Like its defector hero, Mao’s Last Dancer is neither here nor there. The tale of a dancer from Communist China who becomes entranced by the American way of free expression was made for the term “middlebrow,” at least as directed by Bruce Beresford (Driving Miss Daisy).
Adapted by Jan Sardi (“Shine”) from the autobiography of Li Cunxin, Mao’s Last Dancer begins with an eleven-year-old Li (Wen Bin Huang)—his family’s “Sixth Son”—being plucked from rural Shandong Province by a couple of Madame Mao’s cultural aides to attend the Beijing Dance Academy. The child becomes a teenager (Chengwu Guo) in tune with a quietly rebellious teacher who prioritizes the artful aesthetic of dance over its potential to be a propaganda tool.
When his teacher fails to hold the tide of Communist influence, Li’s mentorship gap is quickly filled by Ben Stevenson (Bruce Greenwood of Star Trek), the artistic director of the Houston Ballet. On a visit, Stevenson singles out Li (now played by Chi Cao, star of the Birmingham Royal Ballet) as a diamond in the rough. Thanks to a cultural exchange program, Li wins the opportunity to spend a few months in America under Stevenson’s tutelage.
Of course, the Communist government isn’t truly interested in cultural exchange, so Li is warned in no uncertain terms not to be taken in by the American point of view. But Reagan-era Texas is a wonderland for Li, with relatively sprawling quarters in Stevenson’s house; disposable cash for food, clothing and nightlife; and women who openly speak their mind. Among the latter is Liz Mackey (Amanda Schull), who strikes up a relationship with the wide-eyed prodigy from China.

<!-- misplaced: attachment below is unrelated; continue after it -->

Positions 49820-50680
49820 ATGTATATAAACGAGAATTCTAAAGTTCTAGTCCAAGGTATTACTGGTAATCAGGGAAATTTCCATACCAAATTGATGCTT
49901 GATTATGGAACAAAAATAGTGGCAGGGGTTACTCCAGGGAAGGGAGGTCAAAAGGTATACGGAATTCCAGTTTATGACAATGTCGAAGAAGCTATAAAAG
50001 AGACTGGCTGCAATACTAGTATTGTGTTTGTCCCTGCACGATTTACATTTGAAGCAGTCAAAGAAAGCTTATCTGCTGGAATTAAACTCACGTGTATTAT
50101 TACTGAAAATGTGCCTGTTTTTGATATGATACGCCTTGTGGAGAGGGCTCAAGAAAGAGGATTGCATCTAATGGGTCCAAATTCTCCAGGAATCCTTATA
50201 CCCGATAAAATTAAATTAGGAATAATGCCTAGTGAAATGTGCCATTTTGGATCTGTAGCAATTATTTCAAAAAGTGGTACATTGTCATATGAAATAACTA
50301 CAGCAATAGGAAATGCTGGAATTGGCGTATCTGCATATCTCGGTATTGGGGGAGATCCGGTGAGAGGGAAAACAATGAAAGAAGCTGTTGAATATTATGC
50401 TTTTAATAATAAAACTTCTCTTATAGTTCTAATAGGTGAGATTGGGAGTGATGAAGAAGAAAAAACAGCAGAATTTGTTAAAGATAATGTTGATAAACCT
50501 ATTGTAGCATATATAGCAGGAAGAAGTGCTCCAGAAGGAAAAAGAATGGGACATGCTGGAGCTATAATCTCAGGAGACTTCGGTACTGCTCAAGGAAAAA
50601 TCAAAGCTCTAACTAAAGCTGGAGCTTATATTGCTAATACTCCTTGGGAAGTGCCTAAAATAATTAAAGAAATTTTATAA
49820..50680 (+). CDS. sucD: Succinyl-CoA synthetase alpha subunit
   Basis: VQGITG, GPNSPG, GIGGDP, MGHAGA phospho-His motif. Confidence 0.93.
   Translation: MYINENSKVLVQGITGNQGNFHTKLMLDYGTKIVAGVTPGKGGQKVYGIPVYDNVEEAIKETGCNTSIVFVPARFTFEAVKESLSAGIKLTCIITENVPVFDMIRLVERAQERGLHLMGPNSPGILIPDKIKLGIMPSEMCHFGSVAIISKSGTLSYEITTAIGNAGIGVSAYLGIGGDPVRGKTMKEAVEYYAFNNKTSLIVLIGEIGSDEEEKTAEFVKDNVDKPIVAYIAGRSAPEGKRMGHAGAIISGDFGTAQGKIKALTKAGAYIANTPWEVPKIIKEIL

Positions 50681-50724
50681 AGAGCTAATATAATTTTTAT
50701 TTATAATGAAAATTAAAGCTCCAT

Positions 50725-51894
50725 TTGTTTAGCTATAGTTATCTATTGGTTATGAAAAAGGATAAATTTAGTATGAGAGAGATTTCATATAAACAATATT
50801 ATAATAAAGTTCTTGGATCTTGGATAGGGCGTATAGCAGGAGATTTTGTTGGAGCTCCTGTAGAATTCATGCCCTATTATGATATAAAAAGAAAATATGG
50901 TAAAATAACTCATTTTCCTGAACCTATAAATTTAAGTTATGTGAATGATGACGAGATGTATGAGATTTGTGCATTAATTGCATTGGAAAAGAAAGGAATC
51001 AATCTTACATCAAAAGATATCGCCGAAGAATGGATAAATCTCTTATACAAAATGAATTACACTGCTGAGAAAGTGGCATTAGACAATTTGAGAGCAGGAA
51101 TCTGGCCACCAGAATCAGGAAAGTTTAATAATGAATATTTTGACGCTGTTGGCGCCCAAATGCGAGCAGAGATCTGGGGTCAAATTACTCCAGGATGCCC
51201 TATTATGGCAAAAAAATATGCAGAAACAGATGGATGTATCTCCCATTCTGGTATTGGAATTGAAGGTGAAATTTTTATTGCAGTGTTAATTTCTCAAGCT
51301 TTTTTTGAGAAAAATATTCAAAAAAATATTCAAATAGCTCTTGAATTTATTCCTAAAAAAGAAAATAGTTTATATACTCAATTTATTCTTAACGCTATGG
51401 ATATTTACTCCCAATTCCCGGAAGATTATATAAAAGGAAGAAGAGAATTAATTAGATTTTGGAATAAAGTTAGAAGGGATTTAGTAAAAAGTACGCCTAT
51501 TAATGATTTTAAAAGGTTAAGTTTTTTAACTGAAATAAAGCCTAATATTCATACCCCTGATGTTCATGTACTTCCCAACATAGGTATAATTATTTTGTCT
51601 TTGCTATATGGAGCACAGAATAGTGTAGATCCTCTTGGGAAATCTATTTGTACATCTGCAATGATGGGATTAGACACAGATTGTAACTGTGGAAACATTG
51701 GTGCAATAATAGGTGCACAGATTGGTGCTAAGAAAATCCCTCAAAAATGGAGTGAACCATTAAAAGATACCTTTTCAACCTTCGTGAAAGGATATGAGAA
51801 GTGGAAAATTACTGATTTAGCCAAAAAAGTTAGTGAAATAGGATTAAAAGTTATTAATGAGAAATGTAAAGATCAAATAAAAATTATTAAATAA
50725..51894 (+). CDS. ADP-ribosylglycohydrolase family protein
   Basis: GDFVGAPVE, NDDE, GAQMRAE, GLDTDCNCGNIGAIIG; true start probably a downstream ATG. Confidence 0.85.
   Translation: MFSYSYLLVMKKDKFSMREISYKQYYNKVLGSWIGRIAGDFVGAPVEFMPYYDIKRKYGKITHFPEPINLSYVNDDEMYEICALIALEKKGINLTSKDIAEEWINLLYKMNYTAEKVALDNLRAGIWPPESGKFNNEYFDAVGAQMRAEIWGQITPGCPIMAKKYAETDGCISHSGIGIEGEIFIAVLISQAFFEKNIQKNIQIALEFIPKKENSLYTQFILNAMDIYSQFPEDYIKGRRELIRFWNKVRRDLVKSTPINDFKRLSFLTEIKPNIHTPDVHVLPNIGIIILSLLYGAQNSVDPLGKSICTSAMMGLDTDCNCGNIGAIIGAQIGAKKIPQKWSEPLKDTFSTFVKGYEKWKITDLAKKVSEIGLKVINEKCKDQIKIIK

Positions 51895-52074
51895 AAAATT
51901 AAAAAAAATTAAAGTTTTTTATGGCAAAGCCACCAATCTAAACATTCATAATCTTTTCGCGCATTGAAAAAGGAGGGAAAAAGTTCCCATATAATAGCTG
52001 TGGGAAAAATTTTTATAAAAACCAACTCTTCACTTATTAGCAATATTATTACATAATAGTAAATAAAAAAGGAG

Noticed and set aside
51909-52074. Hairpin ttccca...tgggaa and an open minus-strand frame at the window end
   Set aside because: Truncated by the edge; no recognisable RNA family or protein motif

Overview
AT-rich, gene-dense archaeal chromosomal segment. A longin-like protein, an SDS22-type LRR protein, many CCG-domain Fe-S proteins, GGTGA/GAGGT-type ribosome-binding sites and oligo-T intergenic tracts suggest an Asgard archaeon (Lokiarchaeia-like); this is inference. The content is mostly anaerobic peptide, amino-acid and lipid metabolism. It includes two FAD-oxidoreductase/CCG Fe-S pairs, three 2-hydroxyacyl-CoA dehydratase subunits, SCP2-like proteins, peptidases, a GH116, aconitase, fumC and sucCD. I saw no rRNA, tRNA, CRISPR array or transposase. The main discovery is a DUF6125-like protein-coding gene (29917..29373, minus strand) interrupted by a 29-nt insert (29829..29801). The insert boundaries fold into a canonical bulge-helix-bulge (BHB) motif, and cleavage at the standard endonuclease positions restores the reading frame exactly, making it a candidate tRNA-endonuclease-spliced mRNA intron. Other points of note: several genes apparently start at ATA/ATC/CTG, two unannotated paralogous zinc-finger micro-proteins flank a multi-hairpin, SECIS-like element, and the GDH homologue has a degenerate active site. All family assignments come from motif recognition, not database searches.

Predictably, Li resists the notion of returning to China and giving up his newfound artistic and sexual liberation (only implied due to the chaste PG rating). And thus Stevenson is unhappily embroiled in a defection drama requiring the services of lawyer Charles Foster (Kyle MacLachlan). Matters are complicated by Li’s longing not to sever ties with his China-bound family (including mother Joan Chen), not to mention Liz’s career needs and her suspicion that Li’s love for her may be inseparable from her potential to be a green-card bride.
It would be nice to say that the film’s political and social threads succeeded in being even slightly provocative, but Mao’s Last Dancer comes across as determinedly dull, even in the flatly filmed ballet sequences. Cao is earnest but lacks emotional resonance; cast against type as the fey, graceful Stevenson, Greenwood is moderately more interesting (kudos to his ballet instructor) but still let down by a script that seems phobic about dramatic tension. Despite the word “Last” in the title and the presence of Joan Chen, don’t mistake this for The Last Emperor, a film that could actually raise a pulse.
[This review first appeared in Palo Alto Weekly.]
Fox gives Mao's Last Dancer a dual release in DVD and Blu-ray editions, available first as a Target exclusive (then widely available on July 26, 2011). The image quality is fine, as expected from a brand new film: the hi-def image accurately represents the theatrical look of the film in every regard. Be aware that this means a shift in quality in the many scenes taking place in China and those that take place in America: the former have an intentionally rougher, muddier look due to a process involving a filmic blow-up, while the more hopeful American scenes reflect the tone in warmer hues and sharper detail and contrast. Certainly the Blu-ray is the way to go to get the most out of the image, as well as the audio, which comes in DTS-HD Master Audio 5.1. This isn't the most fully realized surround presentation out there, but the prioritized dialogue is consistently clear, and the mix comes to life in the ballet sequences, which feature lush Stravinsky orchestrations.
The disc comes with but one bonus feature of note. The solid featurette “The Making of Mao’s Last Dancer” (19:21, SD) includes behind-the-scenes footage and interviews with Kyle MacLachlan, Joan Chen, Amanda Schull, producer Jane Scott, director Bruce Beresford, screenwriter Jan Sardi, cinematographer Peter James, and production designer Herbert Pinter.
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